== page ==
This story is from the category Computing Power
Date posted: 21/10/2008
The same cells electric eels use to shock predators and prey could be engineered to power implanted biomedical devices, say US researchers.
The researchers, from the National Institute of Standards and Technology (NIST) and Yale University, have designed an electric cell based on the electric eel cells.
"We now understand how the natural electric eel cells work," says Dr David LaVan of NIST. "Now we can think about how we can use those cells to power medical devices."
So far, the reserarchers have bio-engineered living cells which function in the same way as the electric eel's, converting sugar into electricity. They are even 5% more efficient than those found in nature. The plan so far is to encase the cells in an implantable system, and attach that to a human bloodstream, so that sugar in the blood runs through the generator, whilst oxygen in the blood keeps the cells alive.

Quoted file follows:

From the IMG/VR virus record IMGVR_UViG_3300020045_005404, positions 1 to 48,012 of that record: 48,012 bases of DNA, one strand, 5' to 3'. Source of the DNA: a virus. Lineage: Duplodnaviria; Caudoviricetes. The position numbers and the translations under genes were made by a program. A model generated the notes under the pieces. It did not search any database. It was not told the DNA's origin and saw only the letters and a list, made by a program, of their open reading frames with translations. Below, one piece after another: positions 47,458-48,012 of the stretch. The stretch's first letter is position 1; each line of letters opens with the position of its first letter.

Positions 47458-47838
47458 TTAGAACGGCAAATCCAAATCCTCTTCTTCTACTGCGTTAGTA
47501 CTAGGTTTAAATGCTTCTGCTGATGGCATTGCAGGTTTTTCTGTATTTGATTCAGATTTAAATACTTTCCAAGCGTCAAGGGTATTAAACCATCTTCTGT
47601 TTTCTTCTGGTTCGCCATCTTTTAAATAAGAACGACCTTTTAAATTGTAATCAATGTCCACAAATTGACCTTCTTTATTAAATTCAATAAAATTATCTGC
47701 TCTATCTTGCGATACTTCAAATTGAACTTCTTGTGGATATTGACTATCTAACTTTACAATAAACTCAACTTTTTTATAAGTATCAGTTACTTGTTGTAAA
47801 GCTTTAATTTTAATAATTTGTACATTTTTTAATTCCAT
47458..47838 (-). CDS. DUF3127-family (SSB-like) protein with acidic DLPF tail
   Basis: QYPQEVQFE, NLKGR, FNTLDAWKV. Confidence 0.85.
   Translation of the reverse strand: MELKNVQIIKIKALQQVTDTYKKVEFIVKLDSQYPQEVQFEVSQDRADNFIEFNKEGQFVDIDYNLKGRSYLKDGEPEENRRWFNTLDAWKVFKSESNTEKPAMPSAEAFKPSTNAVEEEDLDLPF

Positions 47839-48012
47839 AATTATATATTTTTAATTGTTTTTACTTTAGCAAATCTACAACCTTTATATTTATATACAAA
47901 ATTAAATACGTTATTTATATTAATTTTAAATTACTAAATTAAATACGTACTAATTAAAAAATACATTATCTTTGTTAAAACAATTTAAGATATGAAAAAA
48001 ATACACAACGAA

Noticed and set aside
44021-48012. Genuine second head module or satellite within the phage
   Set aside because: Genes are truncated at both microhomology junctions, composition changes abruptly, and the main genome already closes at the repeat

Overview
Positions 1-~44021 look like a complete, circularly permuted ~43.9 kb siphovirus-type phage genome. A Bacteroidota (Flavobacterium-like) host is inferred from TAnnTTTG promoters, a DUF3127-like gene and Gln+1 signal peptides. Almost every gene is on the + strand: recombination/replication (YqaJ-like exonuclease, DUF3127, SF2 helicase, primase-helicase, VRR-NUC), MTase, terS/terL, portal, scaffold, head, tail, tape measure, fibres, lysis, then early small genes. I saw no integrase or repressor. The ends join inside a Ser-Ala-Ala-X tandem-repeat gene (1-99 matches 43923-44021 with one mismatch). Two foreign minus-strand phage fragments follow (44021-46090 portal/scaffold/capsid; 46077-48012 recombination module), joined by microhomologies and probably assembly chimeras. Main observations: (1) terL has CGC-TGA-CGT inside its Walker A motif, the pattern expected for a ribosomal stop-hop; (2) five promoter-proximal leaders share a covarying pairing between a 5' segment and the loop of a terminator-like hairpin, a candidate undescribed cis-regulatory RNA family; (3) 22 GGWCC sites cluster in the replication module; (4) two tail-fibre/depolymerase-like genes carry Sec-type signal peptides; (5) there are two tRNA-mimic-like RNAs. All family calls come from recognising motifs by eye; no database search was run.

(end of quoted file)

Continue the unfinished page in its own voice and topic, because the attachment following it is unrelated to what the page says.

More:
Its still a fairly far-fetched idea, but it is a plausible one, and each individual cell would produce an estimate 150 millivolts.
Basic prototypes could be developed within a couple of years, and an actual device could be implanted in as little as five years, if everything goes smoothly.
See the full Story via external site: www.abc.net.au
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